It’s been a very quiet week in the financial markets and European indices are on course to end on a mixed note, while US futures are pointing to a slightly weaker open.
The FTSE and the pound are being well supported again today after the latest YouGov poll showed a u-turn in the voting on Scottish independence with 52% of people saying they would vote no.
While this isn’t exactly a huge swing in the voting, with the previous poll showing 49% against independence, the mere fact that its moved in favour of staying a part of the United Kingdom has brought some calm back to the markets.
The worst part of all of this is the fact that no one really knows what will happen if Scotland votes for independence and it’s that uncertainty that is freaking people out.
With the UK enjoying a strong recovery at the moment, especially compared to the US and the Eurozone, this is the last thing it needs.
Once this vote passes and the people of Scotland vote to remain a part of the UK, which I am sure they will, people can once again start to focus on the good news story that is the economic recovery.
US Recovery Still Reliant on the Consumer
The fresh batch of economic sanctions that the EU has imposed on Russia are likely weighing on sentiment today, which is probably largely responsible for the weaker end to the week.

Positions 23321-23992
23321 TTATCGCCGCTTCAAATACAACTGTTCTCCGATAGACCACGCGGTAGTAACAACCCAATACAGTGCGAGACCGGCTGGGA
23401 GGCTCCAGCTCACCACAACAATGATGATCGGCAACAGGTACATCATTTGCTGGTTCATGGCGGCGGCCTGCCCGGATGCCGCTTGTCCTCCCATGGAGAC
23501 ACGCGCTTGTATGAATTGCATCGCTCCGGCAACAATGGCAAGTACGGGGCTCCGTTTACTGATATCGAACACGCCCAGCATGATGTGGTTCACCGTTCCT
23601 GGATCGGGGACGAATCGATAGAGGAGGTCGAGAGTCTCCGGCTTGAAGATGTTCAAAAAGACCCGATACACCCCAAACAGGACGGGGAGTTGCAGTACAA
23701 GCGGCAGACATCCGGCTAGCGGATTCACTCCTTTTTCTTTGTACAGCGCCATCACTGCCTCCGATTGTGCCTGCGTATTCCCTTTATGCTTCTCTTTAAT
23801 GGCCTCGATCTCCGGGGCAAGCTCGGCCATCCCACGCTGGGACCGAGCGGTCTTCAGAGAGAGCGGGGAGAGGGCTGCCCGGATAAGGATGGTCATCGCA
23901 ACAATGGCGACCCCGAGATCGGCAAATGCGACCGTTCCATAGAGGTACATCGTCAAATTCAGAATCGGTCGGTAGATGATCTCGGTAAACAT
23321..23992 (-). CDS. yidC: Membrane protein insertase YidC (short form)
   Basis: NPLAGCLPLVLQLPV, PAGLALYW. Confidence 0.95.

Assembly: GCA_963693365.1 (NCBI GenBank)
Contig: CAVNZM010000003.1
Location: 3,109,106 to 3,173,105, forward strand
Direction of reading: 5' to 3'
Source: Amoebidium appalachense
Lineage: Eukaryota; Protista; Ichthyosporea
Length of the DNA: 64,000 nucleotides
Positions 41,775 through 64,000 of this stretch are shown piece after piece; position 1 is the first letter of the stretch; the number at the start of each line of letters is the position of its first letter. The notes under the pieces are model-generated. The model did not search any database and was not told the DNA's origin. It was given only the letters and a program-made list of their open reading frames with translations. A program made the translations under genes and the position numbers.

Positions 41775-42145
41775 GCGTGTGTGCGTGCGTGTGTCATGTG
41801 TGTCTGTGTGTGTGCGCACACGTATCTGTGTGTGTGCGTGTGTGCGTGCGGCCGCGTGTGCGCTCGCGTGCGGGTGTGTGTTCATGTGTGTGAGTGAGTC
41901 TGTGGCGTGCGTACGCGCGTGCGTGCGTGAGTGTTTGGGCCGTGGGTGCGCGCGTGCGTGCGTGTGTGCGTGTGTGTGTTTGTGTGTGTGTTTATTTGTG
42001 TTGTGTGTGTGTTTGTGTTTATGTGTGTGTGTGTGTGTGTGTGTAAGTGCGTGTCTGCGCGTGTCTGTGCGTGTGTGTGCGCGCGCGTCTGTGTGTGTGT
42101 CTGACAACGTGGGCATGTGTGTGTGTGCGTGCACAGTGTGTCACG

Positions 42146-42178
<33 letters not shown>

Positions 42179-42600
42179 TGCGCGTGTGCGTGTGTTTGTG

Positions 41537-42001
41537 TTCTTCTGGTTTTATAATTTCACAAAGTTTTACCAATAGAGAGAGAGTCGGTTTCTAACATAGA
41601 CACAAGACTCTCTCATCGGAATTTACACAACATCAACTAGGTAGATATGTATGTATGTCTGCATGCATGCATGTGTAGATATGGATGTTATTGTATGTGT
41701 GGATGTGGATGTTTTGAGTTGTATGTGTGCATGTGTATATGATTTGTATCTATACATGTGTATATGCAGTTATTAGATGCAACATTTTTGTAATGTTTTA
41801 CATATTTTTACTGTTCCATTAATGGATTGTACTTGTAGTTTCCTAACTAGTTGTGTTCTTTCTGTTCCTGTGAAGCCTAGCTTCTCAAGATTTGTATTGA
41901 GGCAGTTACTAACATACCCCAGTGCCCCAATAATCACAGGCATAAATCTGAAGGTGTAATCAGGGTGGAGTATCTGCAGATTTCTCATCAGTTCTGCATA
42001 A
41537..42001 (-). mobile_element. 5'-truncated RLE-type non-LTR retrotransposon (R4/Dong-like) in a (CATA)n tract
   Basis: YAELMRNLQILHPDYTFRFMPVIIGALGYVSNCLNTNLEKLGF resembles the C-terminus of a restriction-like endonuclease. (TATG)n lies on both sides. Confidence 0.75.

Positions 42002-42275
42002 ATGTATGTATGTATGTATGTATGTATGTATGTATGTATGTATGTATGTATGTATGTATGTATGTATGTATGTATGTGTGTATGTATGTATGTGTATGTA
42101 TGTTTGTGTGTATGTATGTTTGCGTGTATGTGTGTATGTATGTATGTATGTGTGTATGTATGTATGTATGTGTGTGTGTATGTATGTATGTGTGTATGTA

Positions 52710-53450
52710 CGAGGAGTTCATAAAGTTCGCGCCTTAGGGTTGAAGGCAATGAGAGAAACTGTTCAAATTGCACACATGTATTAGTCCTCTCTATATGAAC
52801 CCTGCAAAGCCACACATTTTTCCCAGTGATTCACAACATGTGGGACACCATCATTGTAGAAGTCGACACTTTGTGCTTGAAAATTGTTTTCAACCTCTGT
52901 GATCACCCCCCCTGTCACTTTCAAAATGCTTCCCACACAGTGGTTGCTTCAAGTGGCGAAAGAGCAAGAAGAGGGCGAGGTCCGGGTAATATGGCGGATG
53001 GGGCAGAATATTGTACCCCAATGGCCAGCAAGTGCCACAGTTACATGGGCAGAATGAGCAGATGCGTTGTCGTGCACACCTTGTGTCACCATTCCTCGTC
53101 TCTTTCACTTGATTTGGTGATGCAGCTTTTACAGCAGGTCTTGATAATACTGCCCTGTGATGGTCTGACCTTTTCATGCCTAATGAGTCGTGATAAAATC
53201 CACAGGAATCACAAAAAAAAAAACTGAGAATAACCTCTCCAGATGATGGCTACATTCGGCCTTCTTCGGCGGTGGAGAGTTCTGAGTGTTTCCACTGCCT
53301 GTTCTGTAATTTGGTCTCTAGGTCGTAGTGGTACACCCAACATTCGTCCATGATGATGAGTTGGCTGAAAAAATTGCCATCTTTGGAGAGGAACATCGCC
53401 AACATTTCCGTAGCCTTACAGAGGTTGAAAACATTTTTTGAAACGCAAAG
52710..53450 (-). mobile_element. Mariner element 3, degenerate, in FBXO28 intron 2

We have already seen that these sanctions don’t only harm Russia, there are consequences for the countries imposing them, and while they are necessary, the markets do not respond well to them.
The US session today is likely to be another quiet one although there are a couple of notable economic releases for traders to watch out for.
The numbers give an overview of how the consumer has been spending of late and how they are likely to act going forward, so they are likely to be tracked very closely by traders and could have a significant impact on the markets.
The consumer is extremely important to the US economy and any drop is spending or confidence will be concerning.
As it stands, we’re expecting a 0.6% increase in retail sales and a rise in consumer sentiment to 83.2 which is very encouraging.
The US recovery has been very strong over the last six months and if it continues at this pace, the Fed will have to consider bringing forward its first rate hike.
We’ve already seen this week that investors are starting to price this in after rumours surfaced that the Fed will not release such a dovish statement next week, withdrawing its commitment to keep rates low for a considerable amount of time after the end of asset purchases.
If this does happen, we may well see further pricing in of an earlier rate hike.
The S&P is currently expected to open unchanged, the Dow down 3 points and the NASDAQ unchanged.
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